Tuesday, 25 September 2012

Mary Anning Weekend

The weekend of the 29th and 30th September is part of the Mary Anning Week event at the Lyme Regis Museum, Dorset.  Mary Anning was a prolific fossil collector who discovered several very well known marine reptiles from the Jurassic rocks and cliffs around Lyme Regis.  She also discovered one of the first recorded English Pterodactyles.
This specimen of Dimorphodon macronyx (then Pterodactylus macronyx) was collected from the Undercliff in the Lower Jurassic Blue Lias at Lyme Regis.  It was described by the Reverend Willaim Buckland in his 1829 paper and the specimen now resides in the Natural History Museum, London.

Several other specimens were found in the Lias following this discovery, including a skull, two tails and a near complete skeleton.  The skull, also now in the Natural History Museum, was drawn by Mary's brother Joseph, using reconstituted belemnite ink from the cliff fossils.  This early drawing is now in the Lyme Regis Museum.
Other illustrations have since been done using this method of ink drawing.  The Annings made a good living selling fossils from the Liassic Cliffs around Lyme.  Many of them can be found in museums around the UK and some have been sent to overseas customers.  The Plesiosaurs and Ichthyosaurs are perhaps their most dramatic finds from this time.

Saturday, 1 September 2012

Old Photographs

A couple of days ago I received an enquiry about photographs of some of the obscure type specimens - the sort of fossils that are outside of the main stream of research because they are generally fragmentary remains.  To see if I could provide such photographs I searched my collection of images.  Very little joy in that search as I could only find two of the images, and they were of poor quality.  This inspired me to do a bit more with my negatives.
I do have some old photographs which go back to 1975 and they are mostly kept as negatives or 35mm slides.  This mandible of Rhamphocephalus was taken at the Natural History Museum, London, in 1976; then the British Museum of Natural History. It is digitised from a black and white negative using a film copier and it has remained good after 36 years in storage.
This image is of the upper and lower mandible of Istiodactylus in the University Museum of Zoology, Cambridge, taken in 1986.  The picture was taken using a cheap colour positive film and the chemistry of the slide has changed, degrading the image significantly.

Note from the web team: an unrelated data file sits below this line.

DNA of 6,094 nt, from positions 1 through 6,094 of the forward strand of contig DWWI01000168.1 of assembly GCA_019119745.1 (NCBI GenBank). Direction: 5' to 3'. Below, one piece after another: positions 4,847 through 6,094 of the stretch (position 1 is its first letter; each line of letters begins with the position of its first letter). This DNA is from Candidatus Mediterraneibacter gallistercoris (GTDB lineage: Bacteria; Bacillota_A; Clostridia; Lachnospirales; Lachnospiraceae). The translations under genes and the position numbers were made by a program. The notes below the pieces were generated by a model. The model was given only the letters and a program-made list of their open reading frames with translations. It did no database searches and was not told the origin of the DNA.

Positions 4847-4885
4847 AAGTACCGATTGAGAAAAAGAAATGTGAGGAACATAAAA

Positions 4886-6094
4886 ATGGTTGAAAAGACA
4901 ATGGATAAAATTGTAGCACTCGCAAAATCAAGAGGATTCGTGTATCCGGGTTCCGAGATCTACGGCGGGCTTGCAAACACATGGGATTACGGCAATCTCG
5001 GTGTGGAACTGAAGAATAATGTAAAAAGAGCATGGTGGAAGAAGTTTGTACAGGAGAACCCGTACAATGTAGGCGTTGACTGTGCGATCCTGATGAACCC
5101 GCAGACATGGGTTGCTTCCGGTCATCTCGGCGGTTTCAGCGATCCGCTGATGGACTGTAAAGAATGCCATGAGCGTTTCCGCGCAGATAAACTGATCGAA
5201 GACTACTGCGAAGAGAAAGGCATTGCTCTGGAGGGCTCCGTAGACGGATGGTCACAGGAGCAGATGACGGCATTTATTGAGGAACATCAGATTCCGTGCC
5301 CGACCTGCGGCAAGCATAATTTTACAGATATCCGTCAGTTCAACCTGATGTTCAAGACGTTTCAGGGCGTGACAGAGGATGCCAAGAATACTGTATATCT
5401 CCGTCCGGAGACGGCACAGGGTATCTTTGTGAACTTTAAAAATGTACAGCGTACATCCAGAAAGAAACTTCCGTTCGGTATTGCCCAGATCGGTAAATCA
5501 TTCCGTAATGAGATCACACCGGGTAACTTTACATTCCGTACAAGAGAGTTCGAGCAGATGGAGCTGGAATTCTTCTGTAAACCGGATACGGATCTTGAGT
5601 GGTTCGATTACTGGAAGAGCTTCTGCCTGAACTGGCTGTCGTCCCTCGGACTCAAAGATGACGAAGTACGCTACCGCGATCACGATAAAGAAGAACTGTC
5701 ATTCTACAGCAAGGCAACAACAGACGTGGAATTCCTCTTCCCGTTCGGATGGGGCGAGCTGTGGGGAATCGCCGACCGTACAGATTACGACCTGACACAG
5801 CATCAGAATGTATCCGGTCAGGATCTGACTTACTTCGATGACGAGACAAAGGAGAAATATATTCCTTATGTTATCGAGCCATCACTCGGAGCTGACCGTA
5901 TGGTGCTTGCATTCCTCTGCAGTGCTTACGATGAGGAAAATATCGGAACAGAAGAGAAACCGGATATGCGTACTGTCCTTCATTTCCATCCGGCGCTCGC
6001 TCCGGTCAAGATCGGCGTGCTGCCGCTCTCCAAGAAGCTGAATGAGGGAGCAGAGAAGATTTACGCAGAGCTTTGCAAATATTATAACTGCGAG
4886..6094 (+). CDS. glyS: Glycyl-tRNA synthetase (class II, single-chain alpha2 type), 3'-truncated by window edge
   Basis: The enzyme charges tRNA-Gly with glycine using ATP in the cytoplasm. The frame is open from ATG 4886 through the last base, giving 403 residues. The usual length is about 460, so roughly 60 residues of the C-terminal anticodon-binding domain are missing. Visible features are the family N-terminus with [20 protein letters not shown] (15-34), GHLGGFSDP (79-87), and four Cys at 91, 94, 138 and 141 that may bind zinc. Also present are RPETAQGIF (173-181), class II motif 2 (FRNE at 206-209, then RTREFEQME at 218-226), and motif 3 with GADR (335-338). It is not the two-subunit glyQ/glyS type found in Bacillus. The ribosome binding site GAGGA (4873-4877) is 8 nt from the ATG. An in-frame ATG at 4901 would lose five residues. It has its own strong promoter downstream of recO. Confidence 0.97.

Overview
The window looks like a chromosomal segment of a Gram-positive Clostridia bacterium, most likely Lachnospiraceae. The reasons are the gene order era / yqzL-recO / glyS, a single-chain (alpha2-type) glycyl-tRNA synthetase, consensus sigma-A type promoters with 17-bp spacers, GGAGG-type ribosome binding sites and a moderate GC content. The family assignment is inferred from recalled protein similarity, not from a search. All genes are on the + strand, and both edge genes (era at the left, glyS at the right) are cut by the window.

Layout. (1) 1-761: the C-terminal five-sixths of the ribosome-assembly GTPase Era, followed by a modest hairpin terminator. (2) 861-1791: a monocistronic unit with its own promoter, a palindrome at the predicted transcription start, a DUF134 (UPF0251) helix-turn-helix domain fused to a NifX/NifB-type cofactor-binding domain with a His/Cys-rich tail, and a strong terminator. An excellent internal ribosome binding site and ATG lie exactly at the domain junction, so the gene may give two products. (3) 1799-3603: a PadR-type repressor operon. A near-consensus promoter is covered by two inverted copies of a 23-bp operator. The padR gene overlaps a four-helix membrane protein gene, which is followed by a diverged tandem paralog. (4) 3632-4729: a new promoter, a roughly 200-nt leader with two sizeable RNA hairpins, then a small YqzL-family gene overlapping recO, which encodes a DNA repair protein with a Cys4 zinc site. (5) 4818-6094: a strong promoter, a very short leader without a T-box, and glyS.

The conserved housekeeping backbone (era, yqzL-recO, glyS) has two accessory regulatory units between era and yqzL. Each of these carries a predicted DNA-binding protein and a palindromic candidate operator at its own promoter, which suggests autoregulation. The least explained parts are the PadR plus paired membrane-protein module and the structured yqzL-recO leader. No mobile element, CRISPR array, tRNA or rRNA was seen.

Time is important in protecting old images.  The digital versions may often be less pixilated than good quality film images, but they do not degenerate in the same way.  I now keep all of my digital images on a separate hard drive in two files, my copyright and other peoples copyright.  This drive is backed up an a secure separate hard drive on a monthly basis and most of the images are also stored on a DVD disc.  This ensures that in the event of a crisis, some images will be preserved.

In my office are two boxes of slides and negatives which still need to be digitised.  Some have degraded considerably and may well never be recovered.

I am now looking for photographic images of the following specimens;

Natural History Museum, London
R176 Istiodactylus latidens
37002 Rhamphorhynchus longipes
42735 (Pterodactylus pulchellus) Pterodactylus micronyx
37990 (Pterodactylus longicollum) Diopocephalus longicollum
1640 (Cimoliornis diomedeus) Ornithocheirus diomedius

Sedgwick Museum, Cambridge
B54.443 (Ornithocheirus brachyrhinus)
B54.437 or B54.438 (Ornithocheirus carteri)
B54.499 (Ornithocheirus crassidens) Amblydectes crassidens
B54.544 (Ornithocheirus dentatus)
B54.444 (Ornithocheirus enchorhynchus)
B54.644 (Ornithocheirus eurygnathus) Amblydectes eurygnathus
87822 (Ornithocheirus huxleyi) Lonchodectes oweni
B54.835 (Ornithocheirus platystomus) Amblydectes platystomus
B54.440 (Ornithocheirus polyodon) Seeley 1870
B54.441 (Ornithocheirus scaphorhynchus) Lonchodectes scaphorhynchus

If you have such images that you are willing to share, please send them to pterosaur@ntlworld.com